“The beauty of our innovation is that residents can show us these same problematic locations using their smartphones, facilitating our efforts to target resources for that household. It’s a win for Children’s families because eliminating asthma triggers in the home means our kids will miss fewer school days, improving their lives and overall health,” says Ankoor Y. Shah, M.D., MBA, MPH, medical director for Children’s IMPACT DC Asthma Clinic.

Children’s collaborative project includes a number of partners, including:

Dr. Shah says the project will start in July 2019 with the pilot of virtual home visits starting in early 2020. This proof-of-concept model will hopefully be able to be replicated in other cities across the country.

Stacy Hodgkinson, Ph.D. Psychologist, Generations Program Director of Mental Health and Research and Study Lead Author

Improving mental health service access

Woman sitting on chair

Psychologist Stacy Hodgkinson, Ph.D., has been implementing a new strategy — integrating mental health services with primary care — to increase patients’ access to mental health care.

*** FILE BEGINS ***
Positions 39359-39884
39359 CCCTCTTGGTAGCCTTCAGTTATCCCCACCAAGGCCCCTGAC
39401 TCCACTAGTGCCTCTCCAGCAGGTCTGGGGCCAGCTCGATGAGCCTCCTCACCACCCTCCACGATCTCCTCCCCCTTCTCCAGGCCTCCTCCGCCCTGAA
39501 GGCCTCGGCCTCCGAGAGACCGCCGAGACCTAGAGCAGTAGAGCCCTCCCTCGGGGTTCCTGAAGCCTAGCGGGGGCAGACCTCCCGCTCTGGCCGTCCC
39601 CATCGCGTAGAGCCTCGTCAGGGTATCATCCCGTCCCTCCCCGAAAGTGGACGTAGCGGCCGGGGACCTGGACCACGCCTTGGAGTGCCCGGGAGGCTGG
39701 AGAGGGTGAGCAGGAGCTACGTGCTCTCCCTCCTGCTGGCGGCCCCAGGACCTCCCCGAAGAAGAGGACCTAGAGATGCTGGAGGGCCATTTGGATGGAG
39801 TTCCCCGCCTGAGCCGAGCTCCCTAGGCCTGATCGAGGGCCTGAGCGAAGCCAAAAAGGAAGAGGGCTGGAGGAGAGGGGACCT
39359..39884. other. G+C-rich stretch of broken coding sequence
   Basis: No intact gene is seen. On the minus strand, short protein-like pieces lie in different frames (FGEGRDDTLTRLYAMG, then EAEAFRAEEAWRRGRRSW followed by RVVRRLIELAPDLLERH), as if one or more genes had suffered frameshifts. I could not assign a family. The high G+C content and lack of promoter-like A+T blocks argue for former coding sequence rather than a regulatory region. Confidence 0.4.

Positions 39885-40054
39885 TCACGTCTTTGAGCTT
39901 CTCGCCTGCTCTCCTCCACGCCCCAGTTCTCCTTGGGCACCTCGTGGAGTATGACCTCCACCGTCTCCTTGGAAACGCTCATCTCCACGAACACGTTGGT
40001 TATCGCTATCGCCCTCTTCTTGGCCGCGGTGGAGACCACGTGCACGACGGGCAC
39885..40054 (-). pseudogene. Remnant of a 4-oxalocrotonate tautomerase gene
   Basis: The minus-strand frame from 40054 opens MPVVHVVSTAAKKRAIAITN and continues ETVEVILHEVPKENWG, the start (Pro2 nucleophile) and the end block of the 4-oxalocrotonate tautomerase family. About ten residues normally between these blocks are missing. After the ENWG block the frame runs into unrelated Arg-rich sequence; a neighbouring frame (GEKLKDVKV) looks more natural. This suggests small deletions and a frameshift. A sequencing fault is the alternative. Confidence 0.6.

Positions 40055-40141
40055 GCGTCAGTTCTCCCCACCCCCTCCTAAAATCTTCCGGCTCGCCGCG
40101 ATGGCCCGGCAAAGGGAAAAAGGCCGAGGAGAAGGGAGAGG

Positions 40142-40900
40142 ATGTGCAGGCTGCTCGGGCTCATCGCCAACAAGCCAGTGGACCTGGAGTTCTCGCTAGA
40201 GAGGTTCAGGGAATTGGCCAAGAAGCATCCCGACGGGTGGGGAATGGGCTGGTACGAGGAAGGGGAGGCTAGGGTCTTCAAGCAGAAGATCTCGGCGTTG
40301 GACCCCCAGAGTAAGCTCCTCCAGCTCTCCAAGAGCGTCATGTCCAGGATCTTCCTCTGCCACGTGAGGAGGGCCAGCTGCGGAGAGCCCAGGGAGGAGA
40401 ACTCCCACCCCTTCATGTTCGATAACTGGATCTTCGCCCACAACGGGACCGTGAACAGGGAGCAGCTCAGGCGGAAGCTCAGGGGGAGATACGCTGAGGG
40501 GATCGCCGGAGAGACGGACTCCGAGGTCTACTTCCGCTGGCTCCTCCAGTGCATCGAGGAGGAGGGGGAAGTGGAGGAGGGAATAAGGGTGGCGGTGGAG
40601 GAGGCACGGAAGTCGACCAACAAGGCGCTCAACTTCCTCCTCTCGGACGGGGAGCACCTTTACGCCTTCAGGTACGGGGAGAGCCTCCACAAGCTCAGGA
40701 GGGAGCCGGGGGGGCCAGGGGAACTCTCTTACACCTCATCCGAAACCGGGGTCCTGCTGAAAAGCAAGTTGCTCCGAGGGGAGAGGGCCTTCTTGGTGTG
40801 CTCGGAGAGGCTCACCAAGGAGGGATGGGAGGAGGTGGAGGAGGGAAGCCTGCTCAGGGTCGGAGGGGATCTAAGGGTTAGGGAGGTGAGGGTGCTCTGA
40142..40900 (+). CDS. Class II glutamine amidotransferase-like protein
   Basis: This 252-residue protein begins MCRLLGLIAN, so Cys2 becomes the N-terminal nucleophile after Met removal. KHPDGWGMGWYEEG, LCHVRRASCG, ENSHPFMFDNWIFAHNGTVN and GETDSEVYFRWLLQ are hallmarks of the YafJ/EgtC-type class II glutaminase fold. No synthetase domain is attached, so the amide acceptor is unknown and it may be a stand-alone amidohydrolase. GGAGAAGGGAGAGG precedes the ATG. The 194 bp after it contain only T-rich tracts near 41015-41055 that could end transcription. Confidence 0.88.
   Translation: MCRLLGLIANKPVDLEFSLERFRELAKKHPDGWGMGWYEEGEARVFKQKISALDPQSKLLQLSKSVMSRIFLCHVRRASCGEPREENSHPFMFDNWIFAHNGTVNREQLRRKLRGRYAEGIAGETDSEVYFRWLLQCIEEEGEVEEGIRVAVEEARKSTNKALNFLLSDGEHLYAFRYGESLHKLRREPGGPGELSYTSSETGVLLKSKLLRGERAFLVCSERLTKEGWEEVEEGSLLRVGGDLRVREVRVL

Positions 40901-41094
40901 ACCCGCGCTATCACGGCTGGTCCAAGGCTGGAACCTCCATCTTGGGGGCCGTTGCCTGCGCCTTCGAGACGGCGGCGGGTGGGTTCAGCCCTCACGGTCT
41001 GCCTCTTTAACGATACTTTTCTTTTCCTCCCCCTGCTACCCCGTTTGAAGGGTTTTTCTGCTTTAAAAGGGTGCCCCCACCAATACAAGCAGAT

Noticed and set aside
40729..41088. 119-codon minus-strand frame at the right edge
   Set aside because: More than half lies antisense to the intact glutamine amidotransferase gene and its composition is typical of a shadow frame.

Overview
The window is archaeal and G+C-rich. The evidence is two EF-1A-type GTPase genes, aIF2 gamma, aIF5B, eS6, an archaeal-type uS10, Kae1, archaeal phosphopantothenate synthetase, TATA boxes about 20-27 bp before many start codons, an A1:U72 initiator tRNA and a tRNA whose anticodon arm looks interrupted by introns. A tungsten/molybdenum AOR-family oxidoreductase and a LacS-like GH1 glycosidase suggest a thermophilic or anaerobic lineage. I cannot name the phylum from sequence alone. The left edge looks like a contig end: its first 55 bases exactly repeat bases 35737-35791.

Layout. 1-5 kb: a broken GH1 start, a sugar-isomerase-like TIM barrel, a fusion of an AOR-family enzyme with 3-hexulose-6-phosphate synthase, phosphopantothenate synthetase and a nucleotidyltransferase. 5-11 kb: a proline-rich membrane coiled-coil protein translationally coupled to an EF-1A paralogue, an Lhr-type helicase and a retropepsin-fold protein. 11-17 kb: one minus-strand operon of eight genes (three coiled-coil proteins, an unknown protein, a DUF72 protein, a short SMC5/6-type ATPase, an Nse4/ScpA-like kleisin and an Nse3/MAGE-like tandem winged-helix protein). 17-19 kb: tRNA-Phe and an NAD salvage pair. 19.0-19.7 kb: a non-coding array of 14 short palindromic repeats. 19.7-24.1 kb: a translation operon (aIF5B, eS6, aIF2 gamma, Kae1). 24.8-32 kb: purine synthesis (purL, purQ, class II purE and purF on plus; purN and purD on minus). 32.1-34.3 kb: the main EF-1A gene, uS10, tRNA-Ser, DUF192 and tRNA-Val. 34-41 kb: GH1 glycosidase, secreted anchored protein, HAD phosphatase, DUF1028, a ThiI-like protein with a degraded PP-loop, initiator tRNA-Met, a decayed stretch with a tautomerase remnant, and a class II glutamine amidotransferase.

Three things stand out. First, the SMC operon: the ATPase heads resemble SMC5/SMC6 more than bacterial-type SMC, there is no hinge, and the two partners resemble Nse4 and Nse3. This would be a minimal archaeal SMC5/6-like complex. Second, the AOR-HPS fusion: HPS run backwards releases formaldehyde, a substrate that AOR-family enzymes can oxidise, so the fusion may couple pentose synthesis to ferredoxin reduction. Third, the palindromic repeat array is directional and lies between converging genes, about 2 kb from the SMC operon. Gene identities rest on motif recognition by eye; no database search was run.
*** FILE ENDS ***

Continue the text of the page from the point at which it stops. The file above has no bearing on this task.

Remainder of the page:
Children are disproportionately affected by poverty in the United States: Although they make up less than one-quarter of the entire population, about one-third of people living in poverty are kids. Lack of economic resources in childhood can have lifelong effects, including increasing the chances of experiencing a variety of mental health issues.

What’s more, although kids living in low socioeconomic settings are more likely to need mental health care, studies show that they are less likely to receive it, says Children’s National Health System Psychologist Stacy Hodgkinson, Ph.D. Estimates indicate that fewer than 15 percent of children living in poverty who need mental health care receive any services, and even fewer get comprehensive treatment.